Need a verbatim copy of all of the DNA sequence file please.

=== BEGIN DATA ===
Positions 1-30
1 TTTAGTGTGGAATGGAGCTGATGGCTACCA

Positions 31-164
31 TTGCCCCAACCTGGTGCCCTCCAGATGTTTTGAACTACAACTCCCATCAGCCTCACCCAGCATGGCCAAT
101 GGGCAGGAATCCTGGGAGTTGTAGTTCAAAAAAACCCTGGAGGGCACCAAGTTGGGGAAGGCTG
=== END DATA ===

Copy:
Positions 1-30
1 TTTAGTGTGGAATGGAGCTGATGGCTACCA

Positions 31-164
31 TTGCCCCAACCTGGTGCCCTCCAGATGTTTTGAACTACAACTCCCATCAGCCTCACCCAGCATGGCCAAT
101 GGGCAGGAATCCTGGGAGTTGTAGTTCAAAAAAACCCTGGAGGGCACCAAGTTGGGGAAGGCTG